Skip to content

The Biggest Problems Facing The World Aren’t What You Think—And They Will Require Collective Solutions

2016 February 24
by Greg Satell

After a terrorist attack, we demand increased vigilance because we perceive an increased threat. Yet The Washington Post reports that we’re not only more likely to die of more mundane causes, like a bee sting or even getting hit by lightning, but even those remote odds are on a downward trend.

Cognitive scientists call this availability bias. Terrorism makes for a compelling news story. There is agency, a back-story and political ramifications that get reported on heavily. That makes the danger seem more clear and present, so we feel more compelled to act on it. Sqeaky wheels, in effect, get the grease.

Availability bias is more than a simple academic curiosity. It encourages us to react swiftly to tragic events, but ignore slow moving trends that will have a far greater impact. Today, aging, decreased poverty and automation are, at first glance, positive trends—and they are— but they are also starting to create problems that we haven’t even begun to think seriously about.

The Aging Planet

In 1935, the year Social Security was enacted, life expectancy in the US was little more than 60 years. Today, it stands closer to 80. Global trends are similar. Even in Africa, life expectancy has gone from 36 in 1950 to 58 today. That of course, is a very good thing, but it is also creating a new set of challenges quite unlike anything we’ve faced before.

First, the obvious. Longer lifespans contribute to population growth, which causes strains on the environment and increases the risk of climate change. The UN predicts global population will top 9 billion people by 2050, which may well exceed the planet’s carrying capacity. So we’re going to have to markedly reduce the environmental impact of each person.

Another impact is on healthcare. A generation ago, the medical profession was focused on acute events, like heart attacks and car accidents. Yet today, an increasing share of healthcare spending goes toward the more chronic conditions associated with an older population, such as cancer, diabetes and Alzheimer’s, which are far more costly to treat.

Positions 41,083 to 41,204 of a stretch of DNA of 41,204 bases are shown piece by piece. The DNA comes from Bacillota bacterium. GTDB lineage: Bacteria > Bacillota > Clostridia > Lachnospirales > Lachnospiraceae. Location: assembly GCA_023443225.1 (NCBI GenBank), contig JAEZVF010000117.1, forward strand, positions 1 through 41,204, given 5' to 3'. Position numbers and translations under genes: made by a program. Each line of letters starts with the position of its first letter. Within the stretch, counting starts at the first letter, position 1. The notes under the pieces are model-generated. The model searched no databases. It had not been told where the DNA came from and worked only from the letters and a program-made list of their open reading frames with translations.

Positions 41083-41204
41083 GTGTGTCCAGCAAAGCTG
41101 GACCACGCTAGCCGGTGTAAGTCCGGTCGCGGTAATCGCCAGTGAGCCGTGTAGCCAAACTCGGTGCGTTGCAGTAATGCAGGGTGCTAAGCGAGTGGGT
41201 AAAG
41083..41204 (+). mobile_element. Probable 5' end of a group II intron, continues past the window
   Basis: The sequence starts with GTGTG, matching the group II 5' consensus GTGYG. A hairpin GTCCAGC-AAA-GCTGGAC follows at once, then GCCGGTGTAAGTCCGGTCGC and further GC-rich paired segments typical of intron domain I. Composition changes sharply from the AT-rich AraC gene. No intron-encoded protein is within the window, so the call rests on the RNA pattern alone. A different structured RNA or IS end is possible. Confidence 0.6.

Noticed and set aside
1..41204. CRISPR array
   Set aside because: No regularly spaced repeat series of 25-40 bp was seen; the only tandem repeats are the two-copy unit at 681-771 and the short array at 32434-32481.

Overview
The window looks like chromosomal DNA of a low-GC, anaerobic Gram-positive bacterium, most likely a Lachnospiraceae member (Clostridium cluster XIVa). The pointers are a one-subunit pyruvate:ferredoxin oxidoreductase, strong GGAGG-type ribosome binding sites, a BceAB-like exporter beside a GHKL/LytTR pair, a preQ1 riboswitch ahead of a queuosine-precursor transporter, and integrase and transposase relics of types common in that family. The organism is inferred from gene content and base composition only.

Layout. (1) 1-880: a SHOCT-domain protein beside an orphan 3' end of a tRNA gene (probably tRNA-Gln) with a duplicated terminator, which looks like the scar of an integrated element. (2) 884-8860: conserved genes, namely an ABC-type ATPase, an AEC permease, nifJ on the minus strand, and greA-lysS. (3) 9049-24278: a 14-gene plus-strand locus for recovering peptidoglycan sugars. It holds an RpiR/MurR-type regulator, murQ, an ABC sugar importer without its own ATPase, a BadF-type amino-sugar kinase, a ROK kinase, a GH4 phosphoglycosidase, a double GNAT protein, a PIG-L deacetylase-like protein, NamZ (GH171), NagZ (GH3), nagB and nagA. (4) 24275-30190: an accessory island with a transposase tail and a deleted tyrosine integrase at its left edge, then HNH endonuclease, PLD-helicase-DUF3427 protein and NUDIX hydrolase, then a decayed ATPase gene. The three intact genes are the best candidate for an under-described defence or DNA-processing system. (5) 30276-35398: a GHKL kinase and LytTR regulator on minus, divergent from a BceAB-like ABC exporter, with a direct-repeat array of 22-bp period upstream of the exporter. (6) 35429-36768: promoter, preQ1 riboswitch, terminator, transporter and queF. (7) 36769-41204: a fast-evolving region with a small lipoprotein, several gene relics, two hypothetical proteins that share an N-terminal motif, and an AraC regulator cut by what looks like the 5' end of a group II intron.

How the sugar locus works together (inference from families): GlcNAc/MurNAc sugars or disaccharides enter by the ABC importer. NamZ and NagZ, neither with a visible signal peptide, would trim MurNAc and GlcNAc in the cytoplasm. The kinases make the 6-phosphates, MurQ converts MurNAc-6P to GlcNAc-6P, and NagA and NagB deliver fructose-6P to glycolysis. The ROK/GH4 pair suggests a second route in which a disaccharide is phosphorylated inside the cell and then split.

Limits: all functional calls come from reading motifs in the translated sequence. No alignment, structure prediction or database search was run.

Finally, increasing lifespans will cause the worker to retiree ratio to plummet. The McKinsey Global Institute warns that falling birth rates combined with increasing lifespans will result in a demographic deficit, limiting our ability to produce capital for investment to solve future problems we will face.

The End of Poverty

Over the past 20 years, we’ve seen dramatic declines in extreme poverty, from almost half of the developing world to about 20% today. In fact, most experts agree that the complete eradication of extreme poverty within the next generation is a real possibility. On the whole, that’s a reason to celebrate.

Yet even this silver lining is surrounded by a dark cloud. As people grow more prosperous, they consume more—increasing energy use and the amount of meat in their diet meat—which further increases the stress on the planet caused by a growing population. They also become more politically active, which contributes to strains within and in between societies.

Research by Princeton’s Alan Krueger suggests that terrorists tend to be well educated and come from relatively privileged backgrounds, but nonetheless identify with their more downtrodden brethren. Radical groups, for their part, actively target and recruit the affluent, but disenfranchised because better education makes for more effective terrorists.

Even taking terrorism out of the equation, the fact is that over the next few decades we are going to see literally billions of people enter civil society who, through the Internet, will be politically aware and far more demanding than their predecessors. We’re going to have to find ways to make room for them and their demands.

Automation And The Evolution Of Work

The Industrial Revolution replaced physical labor with machine power and, in doing so, cause no small amount of civil strife from groups like the Luddites. Today, we see a similar trend in which machines are beginning to take over cognitive tasks, in fields as wide ranging as legal discovery, making medical diagnoses and even creative work.

One worrying side effect of all this labor saving automation is that there is increasing evidence that it is contributing to income inequality. This will only compound the stresses from increasing population and decreasing poverty as an entire generation of newly educated workers will not only have difficulty finding meaningful work, but also have an extra generation to support.

Even for those who can find a good job, the nature of work is being radically transformed. Research from MIT’s David Autor found that the dividing line in today’s labor market is no longer white collar vs. blue collar, but between routine and nonroutine work. So bookkeepers and travel agents suffer, but financial analysts and wedding planners do well.

In previous generations, we could educate our way out of inequality, but Geoff Colvin argues in Humans Are Underrated that’s no longer possible. He points out that with the automation of knowledge, those who can work effectively with others—not the “best and the brightest”—will offer the most value. In effect, collaboration is the new competitive advantage.